Part 1: Building an API with GraphQL, Node and Express

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We have been working on a mid-size application primarily using Express as an API Backend, and planning to migrate a portion of endpoints to GraphQL. So I have been fiddling with the framework for quite a few days, and decided to put together a two-part post to explain the process of integrating GraphQL with Node/Express application.

In this particular post I will go through the steps to integrate GraphQL with Express and create CRUD operations for a simple object type.

Pre-requisites

I am using Node 8.x for this demo.

$ mkdir graphql-demo && cd graphql-demo

$ npm init -y

$ npm i -s express express-graphql

$ npm i -D nodemon

Initialise Express and GraphQL

First thing first is to setup a basic Node application with Express and GraphQL.

Run the code and go to http://localhost:3000/graphiql which should bring up the GraphiQL UI to test the GraphQL requests. As we have not setup the required things yet, it will show an error message in response.

GraphQL Schema

Next we need to setup the GraphQL schema, this is the custom type through which we will communicate with the graphql server. The schema is the basic structure which will carry the data from the backend to the frontend, and allows the requests to ask for specific fields wherever required.

To setup the schema we have to provide the type definition along with the resolvers. For example we are setting up a Blog type in the following code snippet, which consists of bare minimum fields which we want to return.

When you run this the GraphiQL will display an error in the UI to provide the Query root object, which is nothing but setting up the READ requests.

Now when you run the code, the error message will change. It finds the required Schema, but couldn’t find the mandatory Query type.

GraphQL Query

As we have the Schema setup now, we will setup a basic request to fetch data or read data from the backend. We have to define a Query type which holds all the read requests we will be accepting for the schema.

Once the Query type is defined, we then have to define the resolvers where we would be writing the actual code to fetch and deliver the required data.

In the following example, we have setup two methods, blogs and blog(_id) to get all the blogs or blog with a given ID.

The resolver function is pretty simple, similar to how we would write a normal express endpoint for GET requests. However, as you can see the input parameters for the resolver functions are bit different. It provides four parameters. root, args, context and info which we will check in next section.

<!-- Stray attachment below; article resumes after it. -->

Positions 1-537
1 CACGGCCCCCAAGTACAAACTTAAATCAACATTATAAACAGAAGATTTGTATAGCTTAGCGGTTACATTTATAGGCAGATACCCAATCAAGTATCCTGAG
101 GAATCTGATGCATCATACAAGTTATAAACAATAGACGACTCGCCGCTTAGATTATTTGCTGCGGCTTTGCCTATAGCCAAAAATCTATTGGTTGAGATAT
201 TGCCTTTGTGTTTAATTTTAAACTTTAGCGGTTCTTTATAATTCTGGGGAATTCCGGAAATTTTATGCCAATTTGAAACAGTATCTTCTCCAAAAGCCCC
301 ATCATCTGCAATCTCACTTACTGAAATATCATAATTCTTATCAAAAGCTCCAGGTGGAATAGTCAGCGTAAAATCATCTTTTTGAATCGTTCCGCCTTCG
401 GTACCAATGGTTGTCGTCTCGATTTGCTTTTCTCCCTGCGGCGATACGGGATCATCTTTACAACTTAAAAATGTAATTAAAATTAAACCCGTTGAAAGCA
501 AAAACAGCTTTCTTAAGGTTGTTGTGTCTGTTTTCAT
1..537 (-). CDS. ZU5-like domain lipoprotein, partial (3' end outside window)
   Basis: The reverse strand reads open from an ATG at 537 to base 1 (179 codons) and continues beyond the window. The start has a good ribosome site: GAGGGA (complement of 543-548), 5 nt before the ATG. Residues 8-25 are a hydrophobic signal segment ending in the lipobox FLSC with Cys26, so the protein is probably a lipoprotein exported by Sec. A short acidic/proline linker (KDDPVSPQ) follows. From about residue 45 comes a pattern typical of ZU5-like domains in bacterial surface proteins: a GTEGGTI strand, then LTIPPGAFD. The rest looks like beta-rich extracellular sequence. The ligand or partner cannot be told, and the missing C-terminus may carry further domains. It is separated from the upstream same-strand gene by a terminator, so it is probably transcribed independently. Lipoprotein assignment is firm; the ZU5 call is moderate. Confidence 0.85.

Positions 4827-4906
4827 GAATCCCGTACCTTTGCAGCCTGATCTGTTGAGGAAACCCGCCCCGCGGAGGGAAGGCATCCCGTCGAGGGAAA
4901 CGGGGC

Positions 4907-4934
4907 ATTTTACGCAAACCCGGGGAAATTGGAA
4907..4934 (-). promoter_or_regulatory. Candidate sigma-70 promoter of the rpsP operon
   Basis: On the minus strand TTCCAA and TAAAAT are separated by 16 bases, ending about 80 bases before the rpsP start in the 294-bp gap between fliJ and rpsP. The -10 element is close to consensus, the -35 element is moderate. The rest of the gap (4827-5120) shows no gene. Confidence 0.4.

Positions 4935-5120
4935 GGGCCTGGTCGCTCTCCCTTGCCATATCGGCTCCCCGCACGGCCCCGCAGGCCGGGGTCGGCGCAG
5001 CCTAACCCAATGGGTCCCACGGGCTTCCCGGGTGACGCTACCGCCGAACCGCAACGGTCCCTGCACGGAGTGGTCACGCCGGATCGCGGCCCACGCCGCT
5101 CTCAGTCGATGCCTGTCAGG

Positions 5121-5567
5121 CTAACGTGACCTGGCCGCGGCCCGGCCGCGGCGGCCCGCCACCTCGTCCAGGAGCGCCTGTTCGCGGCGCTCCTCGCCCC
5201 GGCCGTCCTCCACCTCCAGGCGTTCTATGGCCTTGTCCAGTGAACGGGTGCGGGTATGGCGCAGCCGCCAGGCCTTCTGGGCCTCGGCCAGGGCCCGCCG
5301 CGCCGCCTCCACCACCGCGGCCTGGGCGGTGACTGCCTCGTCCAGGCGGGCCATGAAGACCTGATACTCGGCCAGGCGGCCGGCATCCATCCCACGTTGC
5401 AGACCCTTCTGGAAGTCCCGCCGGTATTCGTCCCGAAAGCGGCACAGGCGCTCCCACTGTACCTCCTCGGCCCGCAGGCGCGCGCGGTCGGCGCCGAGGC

When you run this code, it will allow you to run the first query request and would look something like this. The request data is on the left, the result is in middle and the right section is the default documentation provided by GraphiQL.

When you fire the above request, the actual URL would look something like this:

http://localhost:3000/graphiql?query={

blogs{

_id

title

content

}

}

You can run the above request in Postman and you should still see the same data result provided by the GraphiQL.

Resolver parameters:

root — root value provided during middleware setup

args — contains the values received in the request

context — we can pass global data via the context when we initialise the graphql middleware, which is available for each resolver function. If no context is defined, then it contains the detailed request object.

info — contains the GraphQL query specific information like Schema information, operation, fields, etc

GraphQL Mutation

Once our GET/READ requests are working, it's now time to perform other operations like Create, Update and Delete. For that, we have to setup the Mutation definitions.

For mutation, we will be setting up two things: input data type and mutation resolvers. For our Blog example, we will be taking title and content as an input object, so we will have to define an input type in GraphQL type definition with these two fields.

Once the input type is defined, we have to define Mutation object similar to Query to define the possible mutation methods.

In below example, we have set createBlog, updateBlog, and deleteBlog which takes in different input parameters and returns the defined data back.

As you can see we are receiving the data in the resolver function via the args parameter.

Testing mutation requests in GraphiQL are very simple. Let’s run a createBlog request. Based on our mutation definition. We have provided title and content value and expected a blog object back with _id field as well. Also, we can now see multiple methods in the Documentation Explorer as well.

Same with the updateBlog request. As you can see we are passing two parameters here: _id and input object.

And deleteBlog request, with just _id parameter

So far we have a working Express/GraphQL app which allows us to Create, Read, Update and Delete our Blog entries via the GraphQL way.

In the next section will be covering following things

  • Explore more about GraphQL Schema and Resolver function
  • Connect GET/POST Express endpoints with GraphQL
  • Consume the data from an Angular app



JavaScript Node.js GraphQL



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